Equine Assessment and Treatment

Assessment

Please expect a timeframe of around 2 hours for your horse’s initial assessment. I start by looking at the horse statically, this involves looking at his conformation and muscle balance to identify potential issues. I then ask to look at the horse dynamically (while moving); if appropriate, I will ask to see him walking, trotting, turning in circles, and backing up (all in-hand). Lunging and ridden assessments may sometimes be appropriate, as well as neurological testing. When the horse is moving, I am looking at how he carries himself and the way his legs move, as well as identifying any lameness and potential issues. After this, I will assess the horse’s different tissue states by palpation, as well as identifying any pain or muscular spasm in the musculoskeletal system. The assessment finishes by testing his joint ranges of motion. I use all this information gathered to tailor his treatment to his specific problems and areas that could be improved.

For follow-up appointments please expect a timeframe of 1½ hours depending on the individual. In follow-up appointments I will do a similar but briefer assessment to identify changes and improvements following the initial treatment.

Treatment

The following treatment then depends entirely on the individual. Treatments in the session may include massage, myofascial release, stretching, dynamic mobilisations, H-Wave therapy, heat therapy, and kinesiology taping. I will then put together a remedial exercise program specifically for your horse, considering your goals, the main areas for improvement, and your home facilities and equipment available. These exercises are for you to carry out with your horse in-between appointments to maximise the benefits and get more effective results. The regularity of appointments will again depend entirely on the individual and your budget. I will also stay in communication with your veterinarian and other paraprofessionals as appropriate, for example your farrier or saddle fitter.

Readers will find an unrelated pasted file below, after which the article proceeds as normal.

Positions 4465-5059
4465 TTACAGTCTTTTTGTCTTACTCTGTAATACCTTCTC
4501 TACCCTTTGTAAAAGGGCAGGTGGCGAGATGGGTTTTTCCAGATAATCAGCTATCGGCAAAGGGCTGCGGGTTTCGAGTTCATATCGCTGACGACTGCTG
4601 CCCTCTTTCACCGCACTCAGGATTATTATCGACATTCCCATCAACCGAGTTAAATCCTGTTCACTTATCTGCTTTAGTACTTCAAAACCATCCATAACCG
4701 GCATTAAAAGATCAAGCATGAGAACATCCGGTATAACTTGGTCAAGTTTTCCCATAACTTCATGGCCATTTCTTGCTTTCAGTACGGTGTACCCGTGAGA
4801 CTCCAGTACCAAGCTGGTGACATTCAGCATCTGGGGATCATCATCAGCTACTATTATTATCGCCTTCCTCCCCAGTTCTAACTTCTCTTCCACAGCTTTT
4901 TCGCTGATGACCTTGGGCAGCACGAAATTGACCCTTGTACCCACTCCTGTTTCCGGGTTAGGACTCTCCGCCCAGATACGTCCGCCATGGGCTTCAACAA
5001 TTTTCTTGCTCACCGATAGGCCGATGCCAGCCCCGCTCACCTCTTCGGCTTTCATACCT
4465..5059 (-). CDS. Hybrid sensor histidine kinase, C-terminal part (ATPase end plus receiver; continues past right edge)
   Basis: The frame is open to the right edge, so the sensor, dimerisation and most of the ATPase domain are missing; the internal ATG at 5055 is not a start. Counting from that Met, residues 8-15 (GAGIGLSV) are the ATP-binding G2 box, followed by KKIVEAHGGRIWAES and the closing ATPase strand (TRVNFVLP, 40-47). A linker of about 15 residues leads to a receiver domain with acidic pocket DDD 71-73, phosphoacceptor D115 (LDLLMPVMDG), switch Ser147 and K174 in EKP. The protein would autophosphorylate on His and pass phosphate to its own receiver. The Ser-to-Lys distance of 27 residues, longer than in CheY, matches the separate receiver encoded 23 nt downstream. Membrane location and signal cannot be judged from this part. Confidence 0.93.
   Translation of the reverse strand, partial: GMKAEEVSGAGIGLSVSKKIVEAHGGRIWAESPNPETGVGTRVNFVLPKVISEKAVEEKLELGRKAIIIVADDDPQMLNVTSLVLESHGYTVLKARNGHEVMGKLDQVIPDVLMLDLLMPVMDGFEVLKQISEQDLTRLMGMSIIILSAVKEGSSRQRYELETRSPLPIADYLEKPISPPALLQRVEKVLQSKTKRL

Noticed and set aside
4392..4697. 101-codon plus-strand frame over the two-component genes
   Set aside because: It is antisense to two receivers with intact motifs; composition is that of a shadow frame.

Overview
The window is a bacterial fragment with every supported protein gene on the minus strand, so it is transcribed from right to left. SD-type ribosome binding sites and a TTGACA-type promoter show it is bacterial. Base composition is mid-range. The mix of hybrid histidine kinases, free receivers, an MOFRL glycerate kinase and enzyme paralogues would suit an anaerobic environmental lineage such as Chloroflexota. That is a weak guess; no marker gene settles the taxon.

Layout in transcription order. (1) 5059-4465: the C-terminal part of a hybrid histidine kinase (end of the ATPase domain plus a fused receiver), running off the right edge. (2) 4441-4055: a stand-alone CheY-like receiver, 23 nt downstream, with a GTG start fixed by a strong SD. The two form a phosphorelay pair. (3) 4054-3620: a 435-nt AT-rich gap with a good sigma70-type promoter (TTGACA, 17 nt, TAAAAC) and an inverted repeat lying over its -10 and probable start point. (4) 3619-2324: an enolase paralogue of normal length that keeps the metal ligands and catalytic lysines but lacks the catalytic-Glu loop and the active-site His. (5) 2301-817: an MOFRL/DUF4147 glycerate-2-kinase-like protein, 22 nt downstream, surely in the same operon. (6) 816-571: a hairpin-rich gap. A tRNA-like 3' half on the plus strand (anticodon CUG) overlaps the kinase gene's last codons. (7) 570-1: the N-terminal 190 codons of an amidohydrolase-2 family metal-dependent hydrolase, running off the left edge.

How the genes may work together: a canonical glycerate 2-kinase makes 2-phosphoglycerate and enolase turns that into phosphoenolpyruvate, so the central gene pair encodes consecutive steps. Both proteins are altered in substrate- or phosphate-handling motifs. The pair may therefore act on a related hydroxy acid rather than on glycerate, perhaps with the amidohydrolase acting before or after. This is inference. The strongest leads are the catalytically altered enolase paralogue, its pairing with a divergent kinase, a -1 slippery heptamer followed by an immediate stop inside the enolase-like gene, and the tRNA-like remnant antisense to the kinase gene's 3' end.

Conditions treated

  • Muscular pain and injury

  • Arthritis and degenerative joint conditions

  • Sacroiliac disease

  • Conservative management of conditions such as kissing spines

  • Neurological conditions

  • Tendon and ligament conditions

  • Acute and chronic pain and inflammation

  • Gait and movement abnormalities

  • Pre- and post-operative rehabilitation

  • Post-injury

  • Performance enhancement and injury prevention in competition horses

  • Behavioural problems relating to musculoskeletal pain

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